We Need to Talk, an education project run by therapy staff in east London for disabled teenagers, culminated in a public exhibition of the youngsters’ photography.
Group member Blessing Anosike pictured with her work
The images were on show in a Dalston community centre during September and October. Now the therapists are looking for other local spaces to display the work more widely.
Julie Rafferty, a physiotherapy assistant at Hackney Ark, a centre for children and young people with disability and special educational needs, said five young people aged between 11 and 16 took part in the project.
Over the summer, they attended twice-weekly education groups run by physio and occupational therapy staff. The aim was to educate them about their disabilities, opportunities and human rights.
‘Children with arthrogryposis, spina bifida or cerebral palsy took part in separate groups,’ Ms Rafferty said.
‘But they all joined together to do the photographic work. They went out and took photographs about things they felt described themselves. And they all had a self-portrait.’
Creative and educational
Maxine Darby, lead physiotherapist at Hackney Ark, said the idea of developing an education project – and including a creative element – was prompted by an audit of the health plans of all the centre’s teenagers.
After it revealed that none of the young people had a good understanding of their condition, the therapists decided on a project to educate them. To make it more interesting, they included photography.
In an effort to raise money for the exhibition, Ms Darby and children’s physio Catherine Lomas, joined forces – literally – in a three-legged walk through the capital, collecting money on the way.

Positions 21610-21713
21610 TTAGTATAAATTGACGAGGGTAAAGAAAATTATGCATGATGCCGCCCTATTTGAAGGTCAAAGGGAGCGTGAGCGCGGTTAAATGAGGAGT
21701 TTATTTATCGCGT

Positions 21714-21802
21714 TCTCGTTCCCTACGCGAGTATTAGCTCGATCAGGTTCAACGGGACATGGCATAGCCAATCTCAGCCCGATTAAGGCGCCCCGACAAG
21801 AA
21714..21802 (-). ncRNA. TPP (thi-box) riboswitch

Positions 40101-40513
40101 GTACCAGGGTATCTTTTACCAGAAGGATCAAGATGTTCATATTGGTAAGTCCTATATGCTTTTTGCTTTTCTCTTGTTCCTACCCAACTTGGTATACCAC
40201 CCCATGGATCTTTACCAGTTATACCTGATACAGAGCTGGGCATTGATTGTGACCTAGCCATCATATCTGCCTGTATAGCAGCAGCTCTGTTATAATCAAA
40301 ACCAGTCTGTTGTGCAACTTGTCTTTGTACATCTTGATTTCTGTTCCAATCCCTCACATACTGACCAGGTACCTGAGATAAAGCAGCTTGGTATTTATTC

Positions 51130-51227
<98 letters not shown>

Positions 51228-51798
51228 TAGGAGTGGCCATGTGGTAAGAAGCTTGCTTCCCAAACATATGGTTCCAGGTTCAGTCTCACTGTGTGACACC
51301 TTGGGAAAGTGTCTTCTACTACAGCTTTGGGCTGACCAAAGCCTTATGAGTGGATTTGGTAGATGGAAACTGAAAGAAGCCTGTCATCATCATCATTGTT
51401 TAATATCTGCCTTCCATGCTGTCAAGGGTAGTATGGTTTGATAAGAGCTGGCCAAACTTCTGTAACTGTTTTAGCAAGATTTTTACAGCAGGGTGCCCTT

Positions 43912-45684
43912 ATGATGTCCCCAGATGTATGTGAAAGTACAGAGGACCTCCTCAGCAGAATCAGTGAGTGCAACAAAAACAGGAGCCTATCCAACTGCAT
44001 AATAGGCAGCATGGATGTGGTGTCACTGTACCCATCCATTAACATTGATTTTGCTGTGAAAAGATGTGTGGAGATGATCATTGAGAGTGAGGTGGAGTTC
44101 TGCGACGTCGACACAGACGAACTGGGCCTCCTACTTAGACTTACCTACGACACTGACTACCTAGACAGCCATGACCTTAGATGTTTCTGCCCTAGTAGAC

Local businesses also made donations and all the funds raised went on printing and taxi fares, so the budding photographers could attend the event.
‘What struck me was how proud the young people were on the evening the exhibition opened,’ said Ms Rafferty.
‘They all enjoyed it, and they enjoyed dressing up the two therapists before they walked nearly three miles from Hackney Ark to Liverpool Street.’
We Need to Talk is not the first venture for Hackney Ark’s therapists. In 2012 they organised a photography exhibition on the theme of accessibility. Last year they helped young people to make a documentary about cerebral palsy.
Ms Darby said the therapy staff at Hackney Ark were aiming to create further projects involving young disabled people.
And sometimes the projects generated other initiatives, as she described: ‘After the Cerebral People film in 2015, we decided to run a separate education project for parents. We did a pilot earlier this year and we’re repeating it in November.’
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